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Jermaine Kearse: Representing the 253

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Every so often, you’ll hear an NFL television announcer imply that Seattle Seahawks wide receiver Jermaine Kearse is from Seattle. Sometimes they’ll get the Lakewood part correct, but treat the town as if it were a suburb of Seattle.

As a South Sounder it can drive a person crazy.

The big city up in the 206 already has a long list of homegrown sports heroes and they don’t need to be taking credit for a rising star that is absolutely from the 253.

Last year, the City of Lakewood celebrated “Jermaine Kearse Day” on April 12 and the crowds were huge. As a newly minted Super Bowl champion and one of the heroes of the 2013 NFC Championship game, it was a fitting gesture from the community. The former Lakes Lancer football star is always the first person to show respect and love to his hometown and the people of Lakewood and the feeling in this part of the Puget Sound is very much mutual.

Last Sunday, the kid from Lakewood caught his second game-winning NFC Championship game touchdown pass in a row. Two hands wrapped around a football in the end-zone and both times, the points sent the Seahawks to the Super Bowl. That is the sort of stuff that dreams are made of for any former first-round draft pick in the NFL. However, in Jermaine’s case he wasn’t drafted in the first round of the 2012 NFL Draft. As a matter of fact, when number 253, the final pick of the seventh round was read off, the former star from the University of Washington still didn’t hear his name called. It’s a worn-out term, but this Kearse story is becoming the stuff of Cinderella.

Kearse stayed close to home and tried to find a spot with the Seattle Seahawks as a free agent and nothing was guaranteed. In his first year with the Seahawks he saw limited time, catching just three passes for 31 yards, but saw his role expand as the season wore on toward the beginning of Seattle’s current three-year playoff run.

Now he’s on the cover of the newest issue of Sports Illustrated.

This is the type of rare air that sports legends like Ken Griffey Jr. used to fly around in and for years we were in awe. Now it’s happening to a young man from down here in our neck of the woods? Perhaps we’ll all look back 20 or 30 years from now and laugh about how this was all just the beginning of this fantastic ride.

As a lover of rollercoasters myself, the NFC Championship matchup with Green Bay on Sunday, Jan. 18 was probably the ultimate ride. The emotional swings throughout the game were staggering at times and made one briefly wonder why they put themselves through this amount of torture for just a “game.”

Of course, we know it’s much more than a game. It’s just about the most important thing in the world to many folks and I’m not going to say that’s not the case for me.

The Seahawks/Packers overtime thriller is merely days old now and it has already been deemed “legendary.” Down 16-0 at halftime, the Seahawks were not only looking at a loss to the Packers, but it looked as though it might get embarrassing before the day was over. Seahawk fans were losing their minds and trying very hard not to lose faith in this incredible team they’ve been a fan of for a week or 38 years.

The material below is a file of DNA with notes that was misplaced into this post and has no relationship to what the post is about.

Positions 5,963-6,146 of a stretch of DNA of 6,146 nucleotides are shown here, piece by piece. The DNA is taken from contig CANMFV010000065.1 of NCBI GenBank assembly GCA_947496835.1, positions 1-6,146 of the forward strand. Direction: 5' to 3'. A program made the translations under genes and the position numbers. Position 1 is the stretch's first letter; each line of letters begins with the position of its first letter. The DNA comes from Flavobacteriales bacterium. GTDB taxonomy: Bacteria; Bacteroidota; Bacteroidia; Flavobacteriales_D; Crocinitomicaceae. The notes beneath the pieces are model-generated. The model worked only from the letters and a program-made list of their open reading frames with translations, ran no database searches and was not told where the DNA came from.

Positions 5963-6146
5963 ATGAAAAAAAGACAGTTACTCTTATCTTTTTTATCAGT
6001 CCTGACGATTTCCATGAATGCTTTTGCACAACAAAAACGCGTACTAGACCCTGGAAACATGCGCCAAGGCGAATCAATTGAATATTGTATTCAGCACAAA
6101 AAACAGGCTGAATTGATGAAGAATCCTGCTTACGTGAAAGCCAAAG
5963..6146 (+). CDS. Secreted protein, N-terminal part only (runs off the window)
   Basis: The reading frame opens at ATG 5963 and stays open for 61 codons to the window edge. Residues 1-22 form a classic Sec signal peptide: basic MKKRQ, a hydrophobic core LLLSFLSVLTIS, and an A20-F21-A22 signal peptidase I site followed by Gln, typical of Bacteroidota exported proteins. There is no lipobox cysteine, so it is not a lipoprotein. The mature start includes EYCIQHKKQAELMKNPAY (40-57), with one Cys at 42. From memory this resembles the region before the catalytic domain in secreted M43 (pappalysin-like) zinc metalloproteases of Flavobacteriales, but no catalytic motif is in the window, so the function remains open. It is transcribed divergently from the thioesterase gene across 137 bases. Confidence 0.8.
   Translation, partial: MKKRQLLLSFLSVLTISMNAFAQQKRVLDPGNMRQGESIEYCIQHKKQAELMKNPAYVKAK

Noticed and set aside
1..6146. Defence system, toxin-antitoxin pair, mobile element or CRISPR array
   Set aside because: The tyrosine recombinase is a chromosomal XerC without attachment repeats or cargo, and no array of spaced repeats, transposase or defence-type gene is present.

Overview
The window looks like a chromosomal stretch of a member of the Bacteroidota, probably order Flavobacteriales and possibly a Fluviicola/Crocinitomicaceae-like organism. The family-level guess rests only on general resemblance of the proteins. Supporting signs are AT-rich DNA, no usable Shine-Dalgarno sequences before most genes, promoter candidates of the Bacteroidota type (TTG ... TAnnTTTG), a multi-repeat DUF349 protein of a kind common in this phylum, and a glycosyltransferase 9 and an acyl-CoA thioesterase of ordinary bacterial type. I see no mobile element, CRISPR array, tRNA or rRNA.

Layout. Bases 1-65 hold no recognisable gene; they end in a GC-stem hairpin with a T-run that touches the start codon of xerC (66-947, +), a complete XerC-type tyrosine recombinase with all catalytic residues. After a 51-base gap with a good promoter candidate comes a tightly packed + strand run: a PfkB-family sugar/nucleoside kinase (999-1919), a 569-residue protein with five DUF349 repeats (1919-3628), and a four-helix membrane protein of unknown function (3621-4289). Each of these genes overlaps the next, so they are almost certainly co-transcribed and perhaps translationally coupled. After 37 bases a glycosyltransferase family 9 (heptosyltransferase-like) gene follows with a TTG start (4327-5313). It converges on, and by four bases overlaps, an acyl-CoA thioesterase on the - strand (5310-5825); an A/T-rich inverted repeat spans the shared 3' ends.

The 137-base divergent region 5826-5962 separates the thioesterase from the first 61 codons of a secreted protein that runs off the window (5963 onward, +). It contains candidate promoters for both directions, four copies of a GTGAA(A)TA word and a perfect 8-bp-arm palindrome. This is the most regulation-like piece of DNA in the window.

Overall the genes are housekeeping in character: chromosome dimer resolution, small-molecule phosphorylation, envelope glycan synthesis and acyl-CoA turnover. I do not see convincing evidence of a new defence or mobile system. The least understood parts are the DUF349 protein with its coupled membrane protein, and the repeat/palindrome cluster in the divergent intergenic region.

Some folks indeed lost their faith and took to social media to vent their anger, hurt, frustration and pain. One of the main targets of this online barrage was none other than Jermaine Kearse. Some posts on Twitter and Facebook were so vicious that we can’t print them in the paper.

Of course it wasn’t all the fans, and probably was mostly made up of an upset few. But why were they so upset with Kearse?

The answer is quick and simple: four interceptions.

Quarterback Russell Wilson attempted five passes in Kearse’s direction throughout regulation play and four of the balls, two of which bounced off of Kearse’s hands, ended up intercepted by a Packers defender. Call it bad luck, bad timing or just four bad plays. However you slice it, the fickle fans were looking for a target and Kearse was the easy answer.

Of course, in a short matter of minutes the tide had turned and Kearse, along with Russell Wilson, was shedding tears of joy with his teammates following the most miraculous win in Seahawks, if not NFL playoff, history.

Despite having no luck with Kearse earlier in the game, Wilson had faith in his receiver and targeted Kearse one more time and it was for all the marbles. With Packer cornerback Tramon Williams draped across his back, Kearse hauled in the 35-yard game winner and squeezed the ball close to his chest. There was no way this pass was going to be interception number five.

Of course, the lands of Twitter and Facebook became very quiet where earlier so much anger and frustration was spilling over. Some folks came forward and admitted they should have had more faith in Kearse and the Seahawks and promised to be good little campers again.

On the flipside, to most Seahawk fans Kearse is pretty much operating at a “living legend” status now, if not well on his way. With a new contract on the horizon before next season, Kearse will probably be looking at the kind of money that sets up a family for generations.

Kearse will turn 25 years old just five days after Super Bowl XLIX. I have a great idea for a birthday present for the young man. History has a way of repeating itself and that would mean sometime in April, the city of Lakewood will have another “Jermaine Kearse Day” and the good people of the South Sound will be celebrating another world championship victory by the Seattle Seahawks and the kid from the 253. 

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